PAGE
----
Oak Tree Inn - Hermiston
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Travel Blogs from Hermiston
... view points for walks with Minnie along the way) over the Snoqualmie Pass, through the Yakima Valley and into Oregon. I had no intention of getting as far as Oregon and Minnie was pretty put out with me by then, but that's where I ended up; at the Wild Horse Casino in Pendleton with about two dozen other travellers in the parking lot. I slept amazingly well, considering the location and being ...
... in this town are proud of their town and its history.
Its hot in the sun, so we stopped at Great Northern beer/wine/pizza bar for a cold drink and enjoyed it while we sat outside and people-watched.
We passed a huge clock tower that had a plaque dedicating it to the owners and employees of Smith Frozen Foods for 50 years of success in this valley.
Found a nice Thai place for dinner and walked home under a huge, almost-full moon.
Pic 7 - Falling Rocks: Really gotta watch for falling rocks in this area. For a place called Helper, this is not!
Pic 8 - Coal Fired: I guess this explains all the steam from the power plant back there. Helper, UT is powered by coal!
Pic 9 - In and Out: I finally arrive at the promised land and they don't open till 10:30? What's the matter with this world? Well, quick run to Krispy Kreme should fix that! ...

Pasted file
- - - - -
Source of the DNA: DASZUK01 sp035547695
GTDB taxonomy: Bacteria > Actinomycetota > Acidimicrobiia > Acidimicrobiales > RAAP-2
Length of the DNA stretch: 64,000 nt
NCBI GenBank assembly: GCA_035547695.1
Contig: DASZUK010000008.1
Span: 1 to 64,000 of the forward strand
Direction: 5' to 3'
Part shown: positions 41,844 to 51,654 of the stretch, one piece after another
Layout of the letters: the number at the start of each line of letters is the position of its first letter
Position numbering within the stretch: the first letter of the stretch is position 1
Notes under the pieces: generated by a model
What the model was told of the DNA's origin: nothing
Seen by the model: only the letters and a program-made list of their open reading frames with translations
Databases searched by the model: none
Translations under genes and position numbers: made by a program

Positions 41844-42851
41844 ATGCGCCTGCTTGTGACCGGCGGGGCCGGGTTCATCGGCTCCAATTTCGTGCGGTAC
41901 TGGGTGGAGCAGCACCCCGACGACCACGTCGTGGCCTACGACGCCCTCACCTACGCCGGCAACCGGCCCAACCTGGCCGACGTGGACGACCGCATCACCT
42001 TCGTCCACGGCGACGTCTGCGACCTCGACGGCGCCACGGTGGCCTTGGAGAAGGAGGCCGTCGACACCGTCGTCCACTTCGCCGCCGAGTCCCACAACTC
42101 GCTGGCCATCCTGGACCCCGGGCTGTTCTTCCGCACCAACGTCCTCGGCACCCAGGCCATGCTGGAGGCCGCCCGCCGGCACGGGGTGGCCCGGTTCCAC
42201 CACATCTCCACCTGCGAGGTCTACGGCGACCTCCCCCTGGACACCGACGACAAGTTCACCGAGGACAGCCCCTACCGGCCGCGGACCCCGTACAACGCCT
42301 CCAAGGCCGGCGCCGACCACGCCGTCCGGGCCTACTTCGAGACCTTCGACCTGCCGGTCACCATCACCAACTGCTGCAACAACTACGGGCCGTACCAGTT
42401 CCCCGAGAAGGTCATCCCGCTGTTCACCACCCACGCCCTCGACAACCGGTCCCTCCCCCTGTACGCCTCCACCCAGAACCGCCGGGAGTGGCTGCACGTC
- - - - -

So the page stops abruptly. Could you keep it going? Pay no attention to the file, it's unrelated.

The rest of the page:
... was my, Roxanne's doing! I do NOT need to be sucking any snake venom out of my sons leg on this trip. We found a really pretty park and then headed up the hill, to which Hugh NEEDED to be on daddy's shoulders or he wouldn't make it, to Hat Rock. It was pretty cool, a cool giant rock that looked like a top hat. After that we came back, headed to the pool which was FREEZING! Sat in the sun to warm up then headed back to our site to have ...
... cuts! We’re disappointed now that we’ve had time to read all the literature that we missed two short walks which would have let us see fossils embedded in the rocks. We weren’t sorry we had driven into the Painted Hills site as the hills did look like they had been painted!
In the 1860s, Paleontology was still a very new science. The discoveries of Thomas Condon, a Congregational minister, spurred ...